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shaunm

12:29PM | 02/05/00
Member Since: 02/04/00
2 lifetime posts
Bvelectrical
How can I tell the difference between 60 degree wiring and 90 degree wiring?

CHOLE4ELECTRIC

12:50PM | 02/05/00
Member Since: 10/24/99
31 lifetime posts
Dear Shuanm:
Here is the article in the 1999 National Electrical Code Book (the latest edition)
(personal observation: the indivual contuctor of 90º wire is very shinny)
310-11. Marking
(a):
Required Information. All conductors and cables shall be marked to indicate the following information, using the applicable method described in
(b):
1. The maximum rated voltage for which the conductor was listed
2. The proper type letter or letters for the type of wire or cable as specified elsewhere in this Code
3. The manufacturer’s name, trademark, or other distinctive marking by which the organization responsible for the product can be readily identified
4. The AWG size or circular mil area
5. Cable assemblies where the neutral conductor is smaller than the ungrounded conductors shall be so marked
(b) Method of Marking.
(1) Surface Marking. The following conductors and cables shall be durably marked on the surface. The AWG size or circular mil area shall be repeated at intervals not exceeding 24 in. (610 mm). All other markings shall be repeated at intervals not exceeding 40 in. (1.02 m).
a. Single- and multiconductor rubber- and thermoplastic-insulated wire and cable
b. Nonmetallic-sheathed cable
c. Service-entrance cable
d. Underground feeder and branch-circuit cable
e. Tray cable
f. Irrigation cable
g. Power-limited tray cable
h. Instrumentation tray cable
(2) Marker Tape. Metal-covered multiconductor cables shall employ a marker tape located within the cable and running for its complete length.
Exception No. 1: Mineral-insulated, metal-sheathed cable.
Exception No. 2: Type AC cable.
Exception No. 3: The information required in Section 310-11(a) shall be permitted to be durably marked on the outer nonmetallic covering of Type MC, Type ITC, or Type PLTC cables at intervals not exceeding 40 in. (1.02 m).
Exception No. 4: The information required in Section 310-11(a) shall be permitted to be durably marked on a nonmetallic covering under the metallic sheath of Type ITC or Type PLTC cable at intervals not exceeding 40 in. (1.02 m).
FPN: Included in the group of metal-covered cables are Type AC cable (Article 333), Type MC cable (Article 334), and lead-sheathed cable.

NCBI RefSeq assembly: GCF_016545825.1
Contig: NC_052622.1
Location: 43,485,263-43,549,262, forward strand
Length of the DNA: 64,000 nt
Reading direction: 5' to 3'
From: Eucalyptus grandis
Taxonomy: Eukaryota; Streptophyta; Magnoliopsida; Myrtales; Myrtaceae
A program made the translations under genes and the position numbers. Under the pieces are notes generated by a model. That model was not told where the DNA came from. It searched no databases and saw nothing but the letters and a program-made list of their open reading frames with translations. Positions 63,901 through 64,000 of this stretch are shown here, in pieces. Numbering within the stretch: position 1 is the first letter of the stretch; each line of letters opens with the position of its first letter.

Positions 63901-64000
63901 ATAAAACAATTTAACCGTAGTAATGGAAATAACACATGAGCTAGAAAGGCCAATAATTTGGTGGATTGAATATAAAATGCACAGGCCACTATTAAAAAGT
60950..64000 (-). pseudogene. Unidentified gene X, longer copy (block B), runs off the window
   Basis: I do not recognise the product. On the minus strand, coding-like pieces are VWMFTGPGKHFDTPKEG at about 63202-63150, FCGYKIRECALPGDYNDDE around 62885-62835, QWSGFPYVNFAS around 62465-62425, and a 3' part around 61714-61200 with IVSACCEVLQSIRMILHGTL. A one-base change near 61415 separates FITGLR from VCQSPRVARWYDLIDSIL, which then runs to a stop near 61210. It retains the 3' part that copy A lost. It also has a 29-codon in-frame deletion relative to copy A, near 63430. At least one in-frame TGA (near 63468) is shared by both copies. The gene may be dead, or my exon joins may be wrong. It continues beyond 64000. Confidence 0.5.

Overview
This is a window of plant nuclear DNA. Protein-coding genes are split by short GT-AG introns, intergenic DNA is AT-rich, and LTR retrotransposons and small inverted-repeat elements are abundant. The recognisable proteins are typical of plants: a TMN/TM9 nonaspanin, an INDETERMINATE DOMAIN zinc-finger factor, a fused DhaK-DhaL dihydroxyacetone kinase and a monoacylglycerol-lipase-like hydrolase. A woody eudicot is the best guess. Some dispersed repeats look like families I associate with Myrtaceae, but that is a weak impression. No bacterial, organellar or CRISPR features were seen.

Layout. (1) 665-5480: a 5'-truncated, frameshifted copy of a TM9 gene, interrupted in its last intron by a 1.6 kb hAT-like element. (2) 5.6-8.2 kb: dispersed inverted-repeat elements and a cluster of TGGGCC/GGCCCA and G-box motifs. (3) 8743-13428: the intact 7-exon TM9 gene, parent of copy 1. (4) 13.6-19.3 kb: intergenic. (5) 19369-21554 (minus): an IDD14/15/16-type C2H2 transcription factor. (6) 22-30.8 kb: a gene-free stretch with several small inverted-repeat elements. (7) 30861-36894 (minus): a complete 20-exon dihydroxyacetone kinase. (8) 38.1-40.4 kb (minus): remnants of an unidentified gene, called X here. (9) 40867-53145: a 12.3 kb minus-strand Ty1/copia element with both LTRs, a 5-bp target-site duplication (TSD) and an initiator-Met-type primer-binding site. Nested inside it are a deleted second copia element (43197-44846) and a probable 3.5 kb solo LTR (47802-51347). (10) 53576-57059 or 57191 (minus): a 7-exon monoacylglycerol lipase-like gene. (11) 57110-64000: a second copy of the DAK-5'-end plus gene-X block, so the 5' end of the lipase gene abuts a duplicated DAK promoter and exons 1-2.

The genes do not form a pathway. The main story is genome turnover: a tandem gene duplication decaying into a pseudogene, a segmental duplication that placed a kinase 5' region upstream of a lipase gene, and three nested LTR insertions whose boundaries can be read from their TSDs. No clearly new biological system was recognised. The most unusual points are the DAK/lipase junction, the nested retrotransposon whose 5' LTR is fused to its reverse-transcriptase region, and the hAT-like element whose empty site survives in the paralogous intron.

(3) Tag Marking. The following conductors and cables shall be marked by means of a printed tag attached to the coil, reel, or carton:
a. Mineral-insulated, metal-sheathed cable
b. Switchboard wires
c. Metal-covered, single-conductor cables
d. Conductors that have an outer surface of asbestos
e. Type AC cable
(4) Optional Marking of Wire Size. The information required in (a)(4) shall be permitted to be marked on the surface of the individual insulated conductors for the following multiconductor cables:
a. Type MC cable
b. Tray cable
c. Irrigation cable
d. Power-limited tray cable
e. Power-limited fire alarm cable
f. Instrumentation tray cable
(c) Suffixes to Designate Number of Conductors. A type letter or letters used alone shall indicate a single insulated conductor. The letter suffixes shall be indicated as follows:
D — For two insulated conductors laid parallel within an outer nonmetallic covering
M — For an assembly of two or more insulated conductors twisted spirally within an outer nonmetallic covering
(d) Optional Markings. All conductors and cables contained in Chapter 3 shall be permitted to be surface marked to indicate special characteristics of the cable materials.
FPN: Examples of these markings include but are not limited to “LS” for limited smoke and markings such as “sunlight resistant.”

I know there's a lot there to absorb, if you have any trouble with any of that just pick out the part you don't understand I will try to make it clearer.

shaunm

04:15PM | 02/05/00
Member Since: 02/04/00
2 lifetime posts
I'm wanting to replace some old light fixtures with newer ones. The new fixtures warn "houses built before 1985 have 60 degree wire" and the fixture requires 90 degree wire. Short of calling an electrician, is there some way I can tell which wire I have? Thanks.

CHOLE4ELECTRIC

05:29PM | 02/05/00
Member Since: 10/24/99
31 lifetime posts
if your house wasn't built after 1985 it's a good bet that you don't have wire rated for 90º .....
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